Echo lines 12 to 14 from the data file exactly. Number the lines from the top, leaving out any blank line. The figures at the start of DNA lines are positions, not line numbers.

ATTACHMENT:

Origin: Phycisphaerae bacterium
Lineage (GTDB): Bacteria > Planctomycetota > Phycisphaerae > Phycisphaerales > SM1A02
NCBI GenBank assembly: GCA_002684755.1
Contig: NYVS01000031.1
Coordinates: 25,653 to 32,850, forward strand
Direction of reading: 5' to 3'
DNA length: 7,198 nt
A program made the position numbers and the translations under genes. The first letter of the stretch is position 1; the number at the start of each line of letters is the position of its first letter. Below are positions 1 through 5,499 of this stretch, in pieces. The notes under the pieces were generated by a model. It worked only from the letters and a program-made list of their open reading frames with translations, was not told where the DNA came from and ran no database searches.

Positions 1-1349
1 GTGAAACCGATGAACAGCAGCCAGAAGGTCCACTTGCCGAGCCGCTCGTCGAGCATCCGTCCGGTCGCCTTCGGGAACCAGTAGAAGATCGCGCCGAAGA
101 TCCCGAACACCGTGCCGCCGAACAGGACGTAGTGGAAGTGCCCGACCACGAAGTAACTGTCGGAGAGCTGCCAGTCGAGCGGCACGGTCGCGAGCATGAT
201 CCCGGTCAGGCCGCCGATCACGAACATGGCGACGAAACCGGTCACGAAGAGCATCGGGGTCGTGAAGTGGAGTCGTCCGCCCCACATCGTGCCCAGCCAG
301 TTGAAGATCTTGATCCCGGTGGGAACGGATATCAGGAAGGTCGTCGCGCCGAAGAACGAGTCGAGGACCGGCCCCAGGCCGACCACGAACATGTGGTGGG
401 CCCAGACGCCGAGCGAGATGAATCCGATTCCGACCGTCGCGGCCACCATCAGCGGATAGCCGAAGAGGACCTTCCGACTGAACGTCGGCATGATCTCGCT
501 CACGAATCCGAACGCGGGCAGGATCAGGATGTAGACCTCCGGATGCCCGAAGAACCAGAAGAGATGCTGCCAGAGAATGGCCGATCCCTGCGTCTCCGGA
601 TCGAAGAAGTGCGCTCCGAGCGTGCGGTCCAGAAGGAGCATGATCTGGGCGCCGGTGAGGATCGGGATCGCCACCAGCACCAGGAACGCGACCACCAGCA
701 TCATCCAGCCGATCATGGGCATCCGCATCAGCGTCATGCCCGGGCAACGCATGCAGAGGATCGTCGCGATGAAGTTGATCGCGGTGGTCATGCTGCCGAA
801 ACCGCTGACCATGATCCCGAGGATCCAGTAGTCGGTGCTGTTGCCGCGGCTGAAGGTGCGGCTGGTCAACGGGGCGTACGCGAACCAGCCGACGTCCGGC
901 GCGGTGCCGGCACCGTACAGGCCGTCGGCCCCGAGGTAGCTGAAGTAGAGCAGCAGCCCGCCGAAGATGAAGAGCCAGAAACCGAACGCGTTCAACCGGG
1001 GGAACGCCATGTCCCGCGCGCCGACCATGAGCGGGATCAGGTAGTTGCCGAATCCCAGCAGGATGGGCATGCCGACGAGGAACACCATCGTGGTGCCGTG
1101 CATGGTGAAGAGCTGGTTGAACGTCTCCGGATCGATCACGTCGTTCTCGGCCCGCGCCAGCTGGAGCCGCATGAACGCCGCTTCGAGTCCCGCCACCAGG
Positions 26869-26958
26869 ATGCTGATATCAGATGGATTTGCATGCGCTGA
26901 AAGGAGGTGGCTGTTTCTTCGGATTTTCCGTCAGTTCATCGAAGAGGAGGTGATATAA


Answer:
201 CCCGGTCAGGCCGCCGATCACGAACATGGCGACGAAACCGGTCACGAAGAGCATCGGGGTCGTGAAGTGGAGTCGTCCGCCCCACATCGTGCCCAGCCAG
301 TTGAAGATCTTGATCCCGGTGGGAACGGATATCAGGAAGGTCGTCGCGCCGAAGAACGAGTCGAGGACCGGCCCCAGGCCGACCACGAACATGTGGTGGG
401 CCCAGACGCCGAGCGAGATGAATCCGATTCCGACCGTCGCGGCCACCATCAGCGGATAGCCGAAGAGGACCTTCCGACTGAACGTCGGCATGATCTCGCT